Project Feederwatch

I have never been a birdwatcher. And as much as it feels like heresy in the homeschooling community to say it, I have to admit I’ve never even really particularly liked birds. It’s not that I hate birds, it’s just that the whole birdwatching thing always seemed kind of boring and odd to me.

But David developed an interest in birds early on. I kept seeing references to Project Feederwatch on various homeschooling blogs and I thought I’d check it out this year to encourage his interest.

It has been so much fun. Definitely one of the highlights of our homeschool this year. If you aren’t familiar with Project Feederwatch, it’s a program sponsored by the Cornell Lab of Ornithology where individuals around the country send in data on the birds at their bird feeders. It’s very easy to do. You simply record the birds you see at your feeder for two day periods. You can do it as much as once a week throughout the winter, or count only one two day period. You can count for only a few minutes on each day or as long as you want.

Our feeders are in our front yard and right outside a bay window in our kitchen. On Mondays and Tuesdays we do school at the table there so we can count. Grammar and math lessons are frequently punctuated by “Hey, look a woodpecker!” It’s been interesting to see the patterns of when the birds come and to see which birds come back most often. I admit to becoming more of a bird lover, they are really fascinating creatures. I like that it’s a way for us to be more attune to nature that is very close to home. In addition to the birds, we really enjoy watching the acrobatics of the squirrels as they try and get to the feeders.

You knew I’d find a way to include a book in this post, right? I think one of the reasons I was never that interested in birdwatching is that it seemed intimidating. I know people who can quickly identify birds by song or flight silhouette and I always thought it would take a lot of time and effort to be able to enjoy the hobby at all. I think the biggest surprise to me has been that it isn’t really that hard. We’ve been using this little field guide by Stan Tekiela. This one is for our state, but he has also done similar guides for many other states. This is not the most comprehensive guide but it’s excellent for a beginner. First, it focuses on the most common birds in your area. Secondly, it is organized by color. All the other guides I have seen organize by things like shape, size, or beak shape/size. As a beginner the first thing I notice is color and it has been great to be able to turn to the “brown” section and look for the bird I just saw. There is a nice color photo of each bird along with a small amount of information about the bird (including a state map so you can see how frequently it is in your area).

In addition to the book, when we signed up for Project Feederwatch we got a nice color poster of common feeder birds in the Eastern US. That has also been very helpful to us. Before we started I think I could probably identify robin, cardinal and blue jay. Everything else in my mind was “some kind of sparrow” or just something I didn’t know. Recently, my two year old correctly identified a downy woodpecker  and the boys are both already well beyond me at noticing and identifying the birds that frequent our feeders. I don’t think our list includes anything exotic so far but part of the joy is not just in the identifying but in becoming familiar with certain birds who return again and again. We have one little Carolina wren in particular that visits frequently and that feels like a friend.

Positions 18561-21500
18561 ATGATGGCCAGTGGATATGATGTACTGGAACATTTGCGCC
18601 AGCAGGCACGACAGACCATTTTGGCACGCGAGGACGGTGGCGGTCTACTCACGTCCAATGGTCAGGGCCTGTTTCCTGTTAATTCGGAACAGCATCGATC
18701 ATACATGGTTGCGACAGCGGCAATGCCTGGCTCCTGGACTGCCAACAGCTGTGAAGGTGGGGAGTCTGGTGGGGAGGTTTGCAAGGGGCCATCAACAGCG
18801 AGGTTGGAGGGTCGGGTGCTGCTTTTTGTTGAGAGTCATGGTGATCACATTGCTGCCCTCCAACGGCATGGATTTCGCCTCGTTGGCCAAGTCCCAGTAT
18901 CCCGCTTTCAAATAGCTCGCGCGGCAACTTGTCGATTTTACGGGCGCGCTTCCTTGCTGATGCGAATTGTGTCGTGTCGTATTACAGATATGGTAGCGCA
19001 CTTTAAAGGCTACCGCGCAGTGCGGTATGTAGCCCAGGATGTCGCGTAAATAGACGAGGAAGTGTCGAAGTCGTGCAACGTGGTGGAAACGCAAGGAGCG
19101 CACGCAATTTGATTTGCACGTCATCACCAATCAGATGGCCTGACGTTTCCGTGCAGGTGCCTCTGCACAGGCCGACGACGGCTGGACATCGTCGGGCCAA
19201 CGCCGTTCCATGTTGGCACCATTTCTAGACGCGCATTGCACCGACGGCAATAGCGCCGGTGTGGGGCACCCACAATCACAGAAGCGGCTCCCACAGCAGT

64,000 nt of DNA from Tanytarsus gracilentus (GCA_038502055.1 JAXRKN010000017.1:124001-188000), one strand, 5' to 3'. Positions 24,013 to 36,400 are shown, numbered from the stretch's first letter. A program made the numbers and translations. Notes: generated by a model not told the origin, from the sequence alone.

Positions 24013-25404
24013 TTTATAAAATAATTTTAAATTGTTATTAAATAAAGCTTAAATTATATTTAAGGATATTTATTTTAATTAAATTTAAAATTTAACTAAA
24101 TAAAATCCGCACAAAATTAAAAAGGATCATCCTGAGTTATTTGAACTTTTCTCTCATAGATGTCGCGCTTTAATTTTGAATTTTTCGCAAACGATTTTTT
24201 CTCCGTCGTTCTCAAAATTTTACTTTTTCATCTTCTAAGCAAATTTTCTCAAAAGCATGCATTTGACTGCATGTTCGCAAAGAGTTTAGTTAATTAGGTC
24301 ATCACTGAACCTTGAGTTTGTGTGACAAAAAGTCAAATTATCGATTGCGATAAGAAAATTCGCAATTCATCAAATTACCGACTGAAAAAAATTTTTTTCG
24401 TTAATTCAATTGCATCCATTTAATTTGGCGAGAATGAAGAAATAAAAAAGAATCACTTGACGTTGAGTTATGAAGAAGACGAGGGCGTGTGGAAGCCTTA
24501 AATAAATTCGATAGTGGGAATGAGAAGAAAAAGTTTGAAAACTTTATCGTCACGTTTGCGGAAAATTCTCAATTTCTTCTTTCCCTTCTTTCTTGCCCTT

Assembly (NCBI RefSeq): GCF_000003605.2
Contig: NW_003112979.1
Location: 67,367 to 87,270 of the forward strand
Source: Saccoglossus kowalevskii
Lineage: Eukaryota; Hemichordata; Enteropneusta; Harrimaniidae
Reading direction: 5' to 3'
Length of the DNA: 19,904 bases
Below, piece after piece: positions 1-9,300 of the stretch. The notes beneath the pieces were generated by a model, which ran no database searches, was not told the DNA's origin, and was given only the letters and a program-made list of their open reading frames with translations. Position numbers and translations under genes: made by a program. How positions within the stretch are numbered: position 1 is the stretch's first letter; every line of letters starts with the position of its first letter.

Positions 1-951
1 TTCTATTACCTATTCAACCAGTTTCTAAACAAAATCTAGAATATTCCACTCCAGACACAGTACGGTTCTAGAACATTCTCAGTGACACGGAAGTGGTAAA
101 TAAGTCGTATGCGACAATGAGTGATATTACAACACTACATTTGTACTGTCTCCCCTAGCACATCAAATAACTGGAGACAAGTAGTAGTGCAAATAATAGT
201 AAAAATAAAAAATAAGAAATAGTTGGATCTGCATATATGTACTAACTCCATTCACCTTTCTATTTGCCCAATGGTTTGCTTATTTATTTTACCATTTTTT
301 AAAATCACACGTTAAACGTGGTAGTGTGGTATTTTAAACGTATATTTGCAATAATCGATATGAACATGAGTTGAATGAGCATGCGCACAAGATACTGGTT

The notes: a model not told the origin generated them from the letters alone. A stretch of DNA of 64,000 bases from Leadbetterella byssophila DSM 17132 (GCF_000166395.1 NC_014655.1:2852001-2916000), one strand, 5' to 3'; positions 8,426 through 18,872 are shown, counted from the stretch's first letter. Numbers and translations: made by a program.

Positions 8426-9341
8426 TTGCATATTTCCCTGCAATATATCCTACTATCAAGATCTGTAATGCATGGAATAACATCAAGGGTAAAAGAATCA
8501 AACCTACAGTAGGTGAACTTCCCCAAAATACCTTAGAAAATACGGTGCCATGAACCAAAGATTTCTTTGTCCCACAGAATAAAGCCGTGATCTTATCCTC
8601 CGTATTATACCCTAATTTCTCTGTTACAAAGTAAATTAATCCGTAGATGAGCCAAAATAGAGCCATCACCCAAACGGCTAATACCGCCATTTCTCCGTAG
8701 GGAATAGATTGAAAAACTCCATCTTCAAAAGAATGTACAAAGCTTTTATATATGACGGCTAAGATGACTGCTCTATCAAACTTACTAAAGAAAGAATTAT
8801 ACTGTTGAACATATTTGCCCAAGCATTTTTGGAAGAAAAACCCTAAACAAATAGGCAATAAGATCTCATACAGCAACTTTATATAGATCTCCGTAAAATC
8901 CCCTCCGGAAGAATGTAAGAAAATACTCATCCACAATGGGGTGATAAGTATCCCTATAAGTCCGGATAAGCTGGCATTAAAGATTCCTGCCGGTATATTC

The Cornell Ornithology Lab is also one of the sponsors of the Great Backyard Bird Count which is very similar, but for a shorter period of time. It’s coming up Feb 17th-20th and a great chance to try birdwatching and see if you enjoy it.

4 thoughts on “Project Feederwatch

  1. We have the Birds of Massachusetts field guide, and it’s been one of my daughter’s favorite books for as long as I can remember (partly because it’s small, and she would read War and Peace if only it came in a cute, mini-book edition 🙂 We’ve both learned much more about birds than I had ever expected. We haven’t had much luck getting birds to come to feeders, though. We’ve tried a variety of locations and foods, and the food just sits there until the wind or rain washes it away. But I guess we should try again!

  2. I have a similar view of bird-watching, I’m sorry to admit! But we’ve gotten into finches because someone gave us a nice little “sock-style” finch feeder, and finches are absolutely lovely. Thanks for pointing out Project Feederwatch; I hadn’t heard of it and we’ll check it out.

  3. I could’ve almost written this post, Alice. We now have a feeder in front, right outside one of our school room windows, and one out back where we can see it from the kitchen. I’m excited about the Backyard BIrd Count, although Project Feederwatch might be better for us in terms of freedom and timing. Right now my favorite guide is the Peterson First Field Guide. I’d love to have a poster, though!

  4. My husband didn’t want to do Feederwatch. He didn’t want to pay to do something we do anyway. But we’ll be in on the Backyard Bird Count.

    Birding is something that’s come to the fore for me over the last year, but I come from a long line of bird-lovers, if not hardcore birders. It was inevitable.

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